U.S. students typically encounter an easier math curriculum than those in many other nations, a new study finds, with wide differences also seen across states and school districts. These differences, the study suggests, appear to take a heavy toll on student achievement.
The analysis, published in the May issue of the American Journal of Education, drew on data from the 1999 Trends in International Mathematics and Science Study, or TIMSS, which included 13 U.S. school districts and nine states, as well nearly 40 other nations.
"Overall, U.S. students are exposed to a less difficult school mathematics curriculum that places them at a disadvantage when compared to the students in many other countries of the world," write the researchers, led by William H. Schmidt, an education professor at Michigan State University. "Even sadder, a student's mathematics learning opportunities related to content coverage are deeply affected by where the student lives and in which of the 13 local school districts or nine states he or she attends school."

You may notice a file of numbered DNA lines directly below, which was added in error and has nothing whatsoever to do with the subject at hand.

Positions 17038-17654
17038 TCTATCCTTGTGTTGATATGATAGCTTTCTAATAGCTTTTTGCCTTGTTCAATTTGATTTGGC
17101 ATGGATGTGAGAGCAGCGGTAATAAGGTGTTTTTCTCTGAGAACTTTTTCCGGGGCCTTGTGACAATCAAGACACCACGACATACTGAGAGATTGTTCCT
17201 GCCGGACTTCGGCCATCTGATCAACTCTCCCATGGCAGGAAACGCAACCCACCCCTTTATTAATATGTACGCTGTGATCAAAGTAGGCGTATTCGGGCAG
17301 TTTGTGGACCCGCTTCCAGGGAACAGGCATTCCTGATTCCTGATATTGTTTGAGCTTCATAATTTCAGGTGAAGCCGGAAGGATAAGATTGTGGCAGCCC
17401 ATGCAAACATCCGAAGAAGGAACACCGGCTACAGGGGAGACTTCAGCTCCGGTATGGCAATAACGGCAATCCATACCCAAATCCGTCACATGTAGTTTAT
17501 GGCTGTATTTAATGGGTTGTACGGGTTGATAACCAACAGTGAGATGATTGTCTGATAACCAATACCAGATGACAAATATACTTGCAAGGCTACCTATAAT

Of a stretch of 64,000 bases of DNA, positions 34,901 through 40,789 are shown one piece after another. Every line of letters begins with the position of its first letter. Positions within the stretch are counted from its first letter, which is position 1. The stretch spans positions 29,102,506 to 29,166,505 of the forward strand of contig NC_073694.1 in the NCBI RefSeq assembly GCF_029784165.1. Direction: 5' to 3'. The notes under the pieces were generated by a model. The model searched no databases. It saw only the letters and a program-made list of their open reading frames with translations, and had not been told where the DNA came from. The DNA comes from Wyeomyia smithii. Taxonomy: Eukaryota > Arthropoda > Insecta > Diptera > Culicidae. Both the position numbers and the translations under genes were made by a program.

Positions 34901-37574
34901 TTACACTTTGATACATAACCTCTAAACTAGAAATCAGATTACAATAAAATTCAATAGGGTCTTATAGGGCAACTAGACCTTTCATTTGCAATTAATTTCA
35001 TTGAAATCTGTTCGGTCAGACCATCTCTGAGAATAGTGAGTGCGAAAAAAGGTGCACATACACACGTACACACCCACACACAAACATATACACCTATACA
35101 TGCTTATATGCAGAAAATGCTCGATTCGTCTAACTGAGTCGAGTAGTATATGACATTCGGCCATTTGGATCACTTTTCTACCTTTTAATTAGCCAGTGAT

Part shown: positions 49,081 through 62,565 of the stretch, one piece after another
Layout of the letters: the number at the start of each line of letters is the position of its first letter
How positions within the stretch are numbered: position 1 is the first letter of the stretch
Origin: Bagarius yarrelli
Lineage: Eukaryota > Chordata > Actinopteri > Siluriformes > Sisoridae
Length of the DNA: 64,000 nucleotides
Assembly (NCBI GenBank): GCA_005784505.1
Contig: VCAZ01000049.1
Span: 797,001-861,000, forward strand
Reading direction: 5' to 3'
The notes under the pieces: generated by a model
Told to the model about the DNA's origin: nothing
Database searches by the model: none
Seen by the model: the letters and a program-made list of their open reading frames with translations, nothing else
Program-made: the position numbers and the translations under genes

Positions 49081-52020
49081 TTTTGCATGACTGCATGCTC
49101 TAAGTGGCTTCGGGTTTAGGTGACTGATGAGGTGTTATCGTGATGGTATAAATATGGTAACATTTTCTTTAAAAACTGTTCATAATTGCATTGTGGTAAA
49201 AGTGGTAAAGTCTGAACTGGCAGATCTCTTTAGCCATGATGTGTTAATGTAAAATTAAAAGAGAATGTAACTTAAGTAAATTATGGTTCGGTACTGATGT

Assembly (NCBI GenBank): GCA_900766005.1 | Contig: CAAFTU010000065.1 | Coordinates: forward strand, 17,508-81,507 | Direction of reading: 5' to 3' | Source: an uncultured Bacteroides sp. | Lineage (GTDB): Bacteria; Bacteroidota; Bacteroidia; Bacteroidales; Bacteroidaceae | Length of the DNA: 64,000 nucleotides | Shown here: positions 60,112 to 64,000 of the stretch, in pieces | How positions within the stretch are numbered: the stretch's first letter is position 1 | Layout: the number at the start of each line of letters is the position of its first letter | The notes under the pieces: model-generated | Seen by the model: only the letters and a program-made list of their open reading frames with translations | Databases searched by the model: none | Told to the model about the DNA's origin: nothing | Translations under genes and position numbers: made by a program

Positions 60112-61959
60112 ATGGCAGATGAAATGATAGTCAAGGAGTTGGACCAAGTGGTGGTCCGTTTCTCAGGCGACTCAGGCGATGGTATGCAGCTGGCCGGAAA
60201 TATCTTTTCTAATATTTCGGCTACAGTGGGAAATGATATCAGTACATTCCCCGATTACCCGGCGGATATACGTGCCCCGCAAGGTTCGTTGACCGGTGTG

The variations seen in math curriculum were correlated with students' overall 8th grade math achievement. Students in those states and districts with less demanding math coursework performed much worse than those who faced a more challenging curriculum, according to the study by researchers both at Michigan State University and the University of Oklahoma. The differences were most apparent in those districts with high concentrations of students from disadvantaged socioeconomic backgrounds, such as those living in poverty. However, the contrast was still evident even after controlling for student background, including a measure of students' 7th grade achievement.
"The consequences are clearless opportunity to learn challenging mathematics corresponds to lower achievement," the study says.
The authors argue that the heart of the problem is systemic and tied to the structure and design of the U.S. education system.
"The threat embodied in our current system is not just that some children or students may be left behind," the authors say. "The more serious threat may well be that entire districts and states and the children ... in them may be left behind because of the specific mathematics content decisions those districts and states have made."
Speaking of math, my colleague Michelle Davis recently wrote about Project K-Nect, a grant-funded program that has adopted smartphones as teaching tools in some math classes. Research on the program has shown a measurable effect on students' math achievement and their interest in the subject, she writes.